Phishing test results in a barely-passing grade for users

Find out if you, too, would be hooked by these scams.

Perhaps hundreds of emails cross your screen every day. The day can drag on and in the monotony of your daily routine, you just keep clicking on links without a care in the world.

OK, maybe things aren't that bad, but those phishing scams are tricky and it takes ever-vigilant users and security departments to keep them from spreading. Recently, Diligent, a vendor that provides secure collaboration for corporate boards, rolled out a test to 2,000 users to see how much attention they were paying to what enters their in-box.

An estimated 156 million phishing emails are sent worldwide every day, and about 16 million of those make it through our spam filters and into our inboxes. The global nonprofit Anti-Phishing Working Group (APWG) recorded more unique phishing campaigns in the first quarter of 2016 than in any other three-month span since it began tracking data more than a decade ago, and the U.S. is reportedly home to more phishing sites than any other country, according to Diligent.

Diligent found that there has been a nearly tenfold increase in phishing in just five years, with a particularly alarming jump from about 99,000 documented campaigns in January 2016 to over 229,000 in March 2016 – just three months.

The users in this study were duped the most by emails that came from what appeared to be someone they knew.

virus Diligent

Often, these emails will tell you that you’ve won a prize, that a friend is stranded abroad, that there’s a problem with your account, or that you just need to update your credit card or password information. Those who took the survey were not fooled by someone saying they won a prize or a trip. You know the saying, "If it is too good to be true, it probably is."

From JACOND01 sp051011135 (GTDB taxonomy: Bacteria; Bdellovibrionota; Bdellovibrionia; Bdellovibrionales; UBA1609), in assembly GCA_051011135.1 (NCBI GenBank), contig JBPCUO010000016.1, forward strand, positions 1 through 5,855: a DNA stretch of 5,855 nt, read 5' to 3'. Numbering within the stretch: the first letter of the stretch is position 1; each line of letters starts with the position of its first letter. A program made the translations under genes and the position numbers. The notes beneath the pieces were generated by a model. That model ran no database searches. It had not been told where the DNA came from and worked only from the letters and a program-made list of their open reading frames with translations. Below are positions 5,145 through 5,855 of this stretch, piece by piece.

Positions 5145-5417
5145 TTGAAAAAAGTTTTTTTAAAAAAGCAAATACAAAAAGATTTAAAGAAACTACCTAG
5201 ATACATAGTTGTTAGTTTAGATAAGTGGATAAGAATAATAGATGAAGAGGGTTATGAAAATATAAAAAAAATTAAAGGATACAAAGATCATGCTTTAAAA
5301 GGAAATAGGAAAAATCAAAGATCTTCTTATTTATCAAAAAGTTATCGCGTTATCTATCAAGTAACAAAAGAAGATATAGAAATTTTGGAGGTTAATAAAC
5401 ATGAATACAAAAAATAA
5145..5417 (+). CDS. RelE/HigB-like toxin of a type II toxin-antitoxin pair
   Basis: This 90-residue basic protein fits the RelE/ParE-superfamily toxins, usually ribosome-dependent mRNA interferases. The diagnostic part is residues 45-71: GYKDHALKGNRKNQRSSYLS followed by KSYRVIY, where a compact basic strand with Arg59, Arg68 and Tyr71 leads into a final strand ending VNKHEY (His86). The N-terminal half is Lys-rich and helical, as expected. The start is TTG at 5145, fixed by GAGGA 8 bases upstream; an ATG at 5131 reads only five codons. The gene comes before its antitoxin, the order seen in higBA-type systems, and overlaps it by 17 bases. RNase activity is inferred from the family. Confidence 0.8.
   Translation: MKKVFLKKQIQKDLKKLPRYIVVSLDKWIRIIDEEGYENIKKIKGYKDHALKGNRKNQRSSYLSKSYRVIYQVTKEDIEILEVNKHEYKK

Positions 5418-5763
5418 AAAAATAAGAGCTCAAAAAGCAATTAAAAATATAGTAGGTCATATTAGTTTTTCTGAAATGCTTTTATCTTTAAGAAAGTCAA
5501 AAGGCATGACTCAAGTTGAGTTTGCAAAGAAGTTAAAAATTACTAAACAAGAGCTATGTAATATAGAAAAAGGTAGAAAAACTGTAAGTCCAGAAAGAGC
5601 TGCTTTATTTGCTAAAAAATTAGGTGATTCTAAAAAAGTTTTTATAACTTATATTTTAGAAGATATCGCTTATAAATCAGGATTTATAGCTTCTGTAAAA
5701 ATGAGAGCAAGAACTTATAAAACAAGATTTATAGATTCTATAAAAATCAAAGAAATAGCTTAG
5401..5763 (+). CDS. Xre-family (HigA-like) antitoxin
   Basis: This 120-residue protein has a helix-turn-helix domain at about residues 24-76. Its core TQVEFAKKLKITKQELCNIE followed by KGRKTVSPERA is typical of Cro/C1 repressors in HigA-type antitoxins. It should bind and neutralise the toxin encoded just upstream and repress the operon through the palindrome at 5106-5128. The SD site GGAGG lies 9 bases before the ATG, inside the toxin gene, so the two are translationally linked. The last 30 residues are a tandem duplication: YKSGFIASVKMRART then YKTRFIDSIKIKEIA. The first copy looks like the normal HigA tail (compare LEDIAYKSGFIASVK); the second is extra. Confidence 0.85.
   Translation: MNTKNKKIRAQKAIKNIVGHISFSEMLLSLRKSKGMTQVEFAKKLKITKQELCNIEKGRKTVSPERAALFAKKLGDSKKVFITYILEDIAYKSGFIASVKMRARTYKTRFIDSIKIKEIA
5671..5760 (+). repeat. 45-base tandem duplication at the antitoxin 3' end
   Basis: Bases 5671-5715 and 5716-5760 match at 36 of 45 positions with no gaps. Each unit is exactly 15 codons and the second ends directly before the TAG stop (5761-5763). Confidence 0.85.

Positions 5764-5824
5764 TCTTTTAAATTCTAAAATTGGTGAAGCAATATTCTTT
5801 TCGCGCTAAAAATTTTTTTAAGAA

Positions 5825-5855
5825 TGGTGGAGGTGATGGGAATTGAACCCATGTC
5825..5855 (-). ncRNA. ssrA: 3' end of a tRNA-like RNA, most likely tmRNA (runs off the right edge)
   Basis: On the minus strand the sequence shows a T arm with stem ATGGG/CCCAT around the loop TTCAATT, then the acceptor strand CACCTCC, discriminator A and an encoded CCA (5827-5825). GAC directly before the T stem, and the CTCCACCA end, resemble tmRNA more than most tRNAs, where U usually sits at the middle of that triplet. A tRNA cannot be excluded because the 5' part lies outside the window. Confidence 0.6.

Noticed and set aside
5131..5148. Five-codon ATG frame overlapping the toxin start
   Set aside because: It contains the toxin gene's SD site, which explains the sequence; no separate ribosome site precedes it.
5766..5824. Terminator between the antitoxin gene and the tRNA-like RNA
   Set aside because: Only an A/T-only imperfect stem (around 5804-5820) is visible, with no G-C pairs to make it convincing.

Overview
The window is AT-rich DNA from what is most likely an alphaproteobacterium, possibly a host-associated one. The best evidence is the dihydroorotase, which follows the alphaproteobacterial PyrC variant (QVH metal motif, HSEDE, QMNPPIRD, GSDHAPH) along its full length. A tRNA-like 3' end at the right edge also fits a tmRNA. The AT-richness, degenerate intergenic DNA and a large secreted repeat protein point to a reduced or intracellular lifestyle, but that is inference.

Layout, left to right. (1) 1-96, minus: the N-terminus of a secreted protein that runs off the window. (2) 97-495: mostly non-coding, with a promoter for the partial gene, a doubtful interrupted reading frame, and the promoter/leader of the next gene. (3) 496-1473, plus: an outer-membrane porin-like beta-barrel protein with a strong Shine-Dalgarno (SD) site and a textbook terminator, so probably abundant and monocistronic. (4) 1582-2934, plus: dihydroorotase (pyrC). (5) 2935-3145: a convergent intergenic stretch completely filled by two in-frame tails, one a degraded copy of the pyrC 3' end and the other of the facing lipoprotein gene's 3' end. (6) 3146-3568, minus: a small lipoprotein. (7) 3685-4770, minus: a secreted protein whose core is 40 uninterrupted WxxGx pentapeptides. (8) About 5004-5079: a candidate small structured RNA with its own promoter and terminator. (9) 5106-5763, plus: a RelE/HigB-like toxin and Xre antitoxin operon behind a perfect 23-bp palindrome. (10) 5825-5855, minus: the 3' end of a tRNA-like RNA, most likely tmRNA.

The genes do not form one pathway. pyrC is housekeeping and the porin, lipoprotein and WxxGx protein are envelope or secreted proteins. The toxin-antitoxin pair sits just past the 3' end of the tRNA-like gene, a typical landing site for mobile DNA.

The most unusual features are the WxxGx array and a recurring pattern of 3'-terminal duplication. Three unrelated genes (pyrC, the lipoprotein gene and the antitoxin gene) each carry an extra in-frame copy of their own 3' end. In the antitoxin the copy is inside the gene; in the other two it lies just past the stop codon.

More than 50 percent of survey respondents said they’ve had an unauthorized charge on their credit cards, 33 percent said their email accounts had been hacked, and 24 percent reported having their social media accounts hijacked.

The big red flags for users were when an email did not address them by name. Spelling and grammatical errors were also key indicators that the email was actually a phishing scam. Other ineffective emails were those purporting to be from the IRS, but users generally have gotten the message that the IRS will never contact you by email — although there have been incidents where users sent Apple iTunes gift cards after being told that would help their case.

Diligent said emails declaring a problem with an account or a new security measure tricked nearly 27 percent of respondents. Social media companies allegedly implementing new login procedures, credit card companies asking the user to open an attachment and verify account details, online merchants saying they’ve temporarily suspended an account, and even banks asking the user to “click here” to restore account access also duped a portion of respondents.

"When our survey respondents tried to spot a real email mixed in with the fakes, they were right more than 60 percent of the time. Still, that means that they flagged real emails as spam nearly 40 percent of the time – enough to do lasting damage to an account, friendship, or other important relationship. The lesson: Try to determine if the email really is spam before marking it as such," Diligent said.

The average score on the phishing test was 76%, which might be average in the classroom but doesn't quite cut it in fighting off scam artists.

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